An Old Coathamian – Not Forgotten

James Alfred NICHOLS



No. 985867 Sergeant, Royal Air Force Volunteer Reserve;
No. 101 Squadron, Royal Air Force.


Died 19 August 1941, aged 25 years.

Commemorated on the Air Forces Runnymede Memorial,
Surrey, Panel 49.


No. 101 Squadron was part of RAF Bomber Command, and was flying Vickers Wellington aircraft. On the evening of 19 August 1941, Sergeant Nichols was one of the six-man, all-sergeant crew of Wellington code sign SR-N which took off from RAF Oakington in Cambridgeshire on a bombing mission to Kiel in northern Germany. The aircraft did not return and was lost without trace.

The Runnymede Memorial records the names of more than 20,000 British and Commonwealth airmen who died in the Second World War and who have no known grave.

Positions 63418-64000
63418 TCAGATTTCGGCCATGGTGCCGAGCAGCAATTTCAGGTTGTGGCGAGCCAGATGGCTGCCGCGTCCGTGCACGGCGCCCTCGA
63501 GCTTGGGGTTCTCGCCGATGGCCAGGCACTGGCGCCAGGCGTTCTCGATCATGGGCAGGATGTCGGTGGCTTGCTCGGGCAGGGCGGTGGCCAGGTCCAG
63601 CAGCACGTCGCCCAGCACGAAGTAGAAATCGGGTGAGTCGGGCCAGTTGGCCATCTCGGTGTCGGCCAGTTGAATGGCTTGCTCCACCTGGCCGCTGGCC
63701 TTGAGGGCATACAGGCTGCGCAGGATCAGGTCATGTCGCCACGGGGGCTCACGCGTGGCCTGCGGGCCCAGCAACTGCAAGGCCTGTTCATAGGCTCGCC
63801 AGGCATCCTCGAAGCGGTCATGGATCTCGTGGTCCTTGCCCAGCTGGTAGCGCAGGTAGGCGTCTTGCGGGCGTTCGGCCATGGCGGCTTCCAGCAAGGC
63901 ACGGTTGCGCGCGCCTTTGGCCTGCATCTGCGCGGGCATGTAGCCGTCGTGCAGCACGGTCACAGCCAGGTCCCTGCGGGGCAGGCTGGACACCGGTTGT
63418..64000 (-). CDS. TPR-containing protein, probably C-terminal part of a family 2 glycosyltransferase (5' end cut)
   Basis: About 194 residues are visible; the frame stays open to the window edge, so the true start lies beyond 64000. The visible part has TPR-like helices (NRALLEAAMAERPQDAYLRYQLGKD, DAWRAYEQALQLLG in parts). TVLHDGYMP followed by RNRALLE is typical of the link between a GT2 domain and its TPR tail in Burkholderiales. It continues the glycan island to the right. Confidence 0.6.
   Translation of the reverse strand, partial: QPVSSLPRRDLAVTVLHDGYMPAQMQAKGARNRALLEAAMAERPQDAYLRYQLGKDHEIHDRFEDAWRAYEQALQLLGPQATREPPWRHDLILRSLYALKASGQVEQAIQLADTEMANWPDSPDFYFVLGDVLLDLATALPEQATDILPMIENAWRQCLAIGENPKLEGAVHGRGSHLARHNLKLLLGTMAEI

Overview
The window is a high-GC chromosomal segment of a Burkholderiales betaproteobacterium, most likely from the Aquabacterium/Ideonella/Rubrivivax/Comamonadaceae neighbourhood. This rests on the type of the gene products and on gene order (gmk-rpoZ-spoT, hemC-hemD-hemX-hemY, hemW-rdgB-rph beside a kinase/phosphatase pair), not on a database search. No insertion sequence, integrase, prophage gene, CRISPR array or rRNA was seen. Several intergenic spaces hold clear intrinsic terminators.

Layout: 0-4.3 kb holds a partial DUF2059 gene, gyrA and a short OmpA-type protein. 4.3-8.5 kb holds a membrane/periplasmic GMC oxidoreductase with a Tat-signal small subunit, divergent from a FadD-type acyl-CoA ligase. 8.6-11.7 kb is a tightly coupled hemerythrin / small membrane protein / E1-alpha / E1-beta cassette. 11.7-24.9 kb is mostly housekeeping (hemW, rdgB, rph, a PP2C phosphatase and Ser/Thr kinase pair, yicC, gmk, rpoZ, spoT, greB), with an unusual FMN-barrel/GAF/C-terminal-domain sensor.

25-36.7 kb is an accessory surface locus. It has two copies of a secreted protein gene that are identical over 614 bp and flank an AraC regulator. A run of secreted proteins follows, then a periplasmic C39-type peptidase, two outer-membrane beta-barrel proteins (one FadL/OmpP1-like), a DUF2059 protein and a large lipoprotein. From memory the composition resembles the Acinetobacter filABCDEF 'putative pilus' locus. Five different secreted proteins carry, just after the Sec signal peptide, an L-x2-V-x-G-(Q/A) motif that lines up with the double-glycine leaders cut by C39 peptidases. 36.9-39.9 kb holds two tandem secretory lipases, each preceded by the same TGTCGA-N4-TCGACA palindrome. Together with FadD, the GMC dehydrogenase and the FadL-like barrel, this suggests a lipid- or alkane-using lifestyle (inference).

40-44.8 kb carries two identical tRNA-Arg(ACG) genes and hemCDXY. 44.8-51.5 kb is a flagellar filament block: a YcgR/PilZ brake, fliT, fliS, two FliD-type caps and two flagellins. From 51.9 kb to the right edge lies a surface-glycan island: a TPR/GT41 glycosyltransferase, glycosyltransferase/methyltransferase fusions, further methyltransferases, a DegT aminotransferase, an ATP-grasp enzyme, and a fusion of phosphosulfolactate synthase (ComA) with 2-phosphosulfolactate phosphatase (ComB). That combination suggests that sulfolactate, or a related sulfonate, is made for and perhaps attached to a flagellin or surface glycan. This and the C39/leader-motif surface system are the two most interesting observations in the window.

James Alfred Nichols was the son of Edgar Robert Nichols and Martha Nichols of Middlesbrough. His father was a pharmacist and James had at least one sibling, an older sister, Barbara. Born in 1916, James entered Coatham School as a boarder in September 1928, joining School House. He took part in numerous school activities, as well as being a successful scholar. In December 1929 two of his poems appeared in the school magazine; in July 1929, in Form IVB, he won the form prize; in his final two years, 1932-1934 he took part in school debates and in the school plays of 1933 and 1934, “showing a great deal of artistic talent”. He played 1st XV rugby for his house and the school, playing in the same team as Coupe and Clapham (q.v.). The distinctions he achieved in Higher School Certificate examinations enabled him to take a place at The Queen’s College, Oxford, in 1934, where he played for his college at both rugby and hockey. His occupation on graduating B.A. Honours is not known, although he perhaps returned to the family home in Sycamore Road, Middlesbrough, where his parents were still living at the time of his death. James married Brenda M. Harris in Middlesbrough in September 1939. He was first listed on the School’s Roll of Honour in July 1942.